We are interested in the molecular and biochemical mechanism by which Rx confers resistance to potato virus X (PVX) in Solanaceous plants. In collaboration with the department of Nematology of Wageningen University we found that a balanced distribution of Rx over the nucleus and cytoplasm is essential for its functioning. This is for example illustrated by the observation that hyper-accumulation of Rx in the nucleus abolishes resistance to PVX. The cellular distribution of Rx was studied by confocal microscopy and biochemical fractionation assays.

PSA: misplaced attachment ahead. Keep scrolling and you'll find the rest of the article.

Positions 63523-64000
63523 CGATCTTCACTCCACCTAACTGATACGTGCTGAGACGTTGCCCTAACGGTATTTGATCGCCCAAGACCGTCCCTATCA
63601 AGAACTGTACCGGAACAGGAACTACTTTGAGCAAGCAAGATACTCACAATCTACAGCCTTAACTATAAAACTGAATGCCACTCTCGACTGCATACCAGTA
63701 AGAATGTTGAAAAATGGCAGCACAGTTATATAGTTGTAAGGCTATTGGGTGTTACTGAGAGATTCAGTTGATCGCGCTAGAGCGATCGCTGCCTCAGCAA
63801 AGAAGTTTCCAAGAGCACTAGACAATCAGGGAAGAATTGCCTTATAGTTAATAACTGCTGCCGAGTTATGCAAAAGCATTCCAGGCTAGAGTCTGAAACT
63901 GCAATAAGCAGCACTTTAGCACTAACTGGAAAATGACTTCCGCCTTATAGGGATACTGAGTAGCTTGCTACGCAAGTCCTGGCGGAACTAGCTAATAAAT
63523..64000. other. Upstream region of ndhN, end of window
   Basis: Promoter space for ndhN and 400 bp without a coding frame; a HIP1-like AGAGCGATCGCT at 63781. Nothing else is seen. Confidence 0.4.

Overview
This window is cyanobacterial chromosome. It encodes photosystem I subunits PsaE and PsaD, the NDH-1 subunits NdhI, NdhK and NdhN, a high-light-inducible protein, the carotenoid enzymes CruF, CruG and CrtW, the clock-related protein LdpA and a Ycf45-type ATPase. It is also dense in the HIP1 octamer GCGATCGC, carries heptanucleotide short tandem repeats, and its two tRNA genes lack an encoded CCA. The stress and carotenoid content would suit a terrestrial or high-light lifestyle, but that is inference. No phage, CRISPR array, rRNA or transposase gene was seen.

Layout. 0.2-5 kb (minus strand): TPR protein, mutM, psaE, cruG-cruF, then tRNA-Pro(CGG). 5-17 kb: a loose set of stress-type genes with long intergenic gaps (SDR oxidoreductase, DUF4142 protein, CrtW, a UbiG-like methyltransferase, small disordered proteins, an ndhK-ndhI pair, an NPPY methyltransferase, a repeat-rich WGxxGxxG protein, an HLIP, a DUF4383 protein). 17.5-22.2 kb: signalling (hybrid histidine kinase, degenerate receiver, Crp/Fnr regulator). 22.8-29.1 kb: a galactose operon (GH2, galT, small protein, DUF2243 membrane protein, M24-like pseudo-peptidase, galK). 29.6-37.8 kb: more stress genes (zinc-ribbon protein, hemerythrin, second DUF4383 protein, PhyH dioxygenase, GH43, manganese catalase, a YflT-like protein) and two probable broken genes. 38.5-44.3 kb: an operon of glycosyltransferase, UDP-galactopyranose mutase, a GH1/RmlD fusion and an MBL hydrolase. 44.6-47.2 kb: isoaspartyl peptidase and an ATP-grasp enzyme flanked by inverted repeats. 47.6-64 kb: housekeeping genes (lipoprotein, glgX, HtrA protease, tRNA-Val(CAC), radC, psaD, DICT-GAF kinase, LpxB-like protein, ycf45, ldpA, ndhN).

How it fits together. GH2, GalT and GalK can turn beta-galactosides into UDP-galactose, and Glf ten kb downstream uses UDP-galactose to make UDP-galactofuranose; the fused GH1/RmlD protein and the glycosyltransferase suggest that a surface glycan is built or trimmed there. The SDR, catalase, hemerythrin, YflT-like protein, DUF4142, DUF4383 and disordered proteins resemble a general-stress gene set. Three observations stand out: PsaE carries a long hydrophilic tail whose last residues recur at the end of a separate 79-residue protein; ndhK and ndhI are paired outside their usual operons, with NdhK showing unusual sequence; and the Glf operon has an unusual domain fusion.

We also discovered that the interacting Ran GTPase-activating protein 2 (RanGAP2) acts as a docking platform for Rx in the cytoplasm and thereby helps to retain the proper subcellular distribution of this immune receptor within the cell. As expected, knock-down of RanGAP2 by virus-induced gene silencing (VIGS) also results in loss of resistance to PVX. We now want to understand how the subcellular distribution of Rx is regulated and what other proteins, besides RanGAP2, take part in the immune receptor complexes formed in the cytoplasm and nucleus. To achieve this, we perform confocal microscopy, immuno-precipitations and yeast two-hybrid assays. To confirm the role of the newly identified Rx-interactors in the defence signalling cascade, the encoding gene will be knocked-down in plants by VIGS and subsequently tested for resistance to PVX. Additional studies will be performed to discover how these proteins molecularly act in the defence signal transduction cascade leading to virus resistance. This should lead to a better understanding how NB-LRR immune receptors function in the innate immune system of plants that protect them from invading pathogens.